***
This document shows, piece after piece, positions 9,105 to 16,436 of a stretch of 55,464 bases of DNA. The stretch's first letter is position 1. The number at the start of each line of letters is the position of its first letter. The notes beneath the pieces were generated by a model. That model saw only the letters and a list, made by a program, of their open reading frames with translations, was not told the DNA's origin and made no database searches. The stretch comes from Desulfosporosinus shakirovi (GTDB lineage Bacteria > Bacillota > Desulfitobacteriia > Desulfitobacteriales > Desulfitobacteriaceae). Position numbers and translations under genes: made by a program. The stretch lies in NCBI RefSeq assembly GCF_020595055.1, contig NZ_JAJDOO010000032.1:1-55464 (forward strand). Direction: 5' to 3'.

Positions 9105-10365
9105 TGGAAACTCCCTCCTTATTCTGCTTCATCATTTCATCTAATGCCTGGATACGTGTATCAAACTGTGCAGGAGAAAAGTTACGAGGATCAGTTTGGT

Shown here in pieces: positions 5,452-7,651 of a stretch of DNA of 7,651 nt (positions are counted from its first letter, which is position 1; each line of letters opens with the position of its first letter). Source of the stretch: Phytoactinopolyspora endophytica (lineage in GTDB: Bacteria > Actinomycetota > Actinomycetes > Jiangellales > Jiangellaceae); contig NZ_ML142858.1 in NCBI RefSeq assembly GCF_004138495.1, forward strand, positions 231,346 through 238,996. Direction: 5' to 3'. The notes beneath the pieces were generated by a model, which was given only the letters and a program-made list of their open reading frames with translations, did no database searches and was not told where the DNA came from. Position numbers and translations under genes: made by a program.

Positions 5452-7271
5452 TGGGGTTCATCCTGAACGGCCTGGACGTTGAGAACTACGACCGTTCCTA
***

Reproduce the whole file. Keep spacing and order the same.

This document shows, piece after piece, positions 9,105 to 16,436 of a stretch of 55,464 bases of DNA. The stretch's first letter is position 1. The number at the start of each line of letters is the position of its first letter. The notes beneath the pieces were generated by a model. That model saw only the letters and a list, made by a program, of their open reading frames with translations, was not told the DNA's origin and made no database searches. The stretch comes from Desulfosporosinus shakirovi (GTDB lineage Bacteria > Bacillota > Desulfitobacteriia > Desulfitobacteriales > Desulfitobacteriaceae). Position numbers and translations under genes: made by a program. The stretch lies in NCBI RefSeq assembly GCF_020595055.1, contig NZ_JAJDOO010000032.1:1-55464 (forward strand). Direction: 5' to 3'.

Positions 9105-10365
9105 TGGAAACTCCCTCCTTATTCTGCTTCATCATTTCATCTAATGCCTGGATACGTGTATCAAACTGTGCAGGAGAAAAGTTACGAGGATCAGTTTGGT

Shown here in pieces: positions 5,452-7,651 of a stretch of DNA of 7,651 nt (positions are counted from its first letter, which is position 1; each line of letters opens with the position of its first letter). Source of the stretch: Phytoactinopolyspora endophytica (lineage in GTDB: Bacteria > Actinomycetota > Actinomycetes > Jiangellales > Jiangellaceae); contig NZ_ML142858.1 in NCBI RefSeq assembly GCF_004138495.1, forward strand, positions 231,346 through 238,996. Direction: 5' to 3'. The notes beneath the pieces were generated by a model, which was given only the letters and a program-made list of their open reading frames with translations, did no database searches and was not told where the DNA came from. Position numbers and translations under genes: made by a program.

Positions 5452-7271
5452 TGGGGTTCATCCTGAACGGCCTGGACGTTGAGAACTACGACCGTTCCTA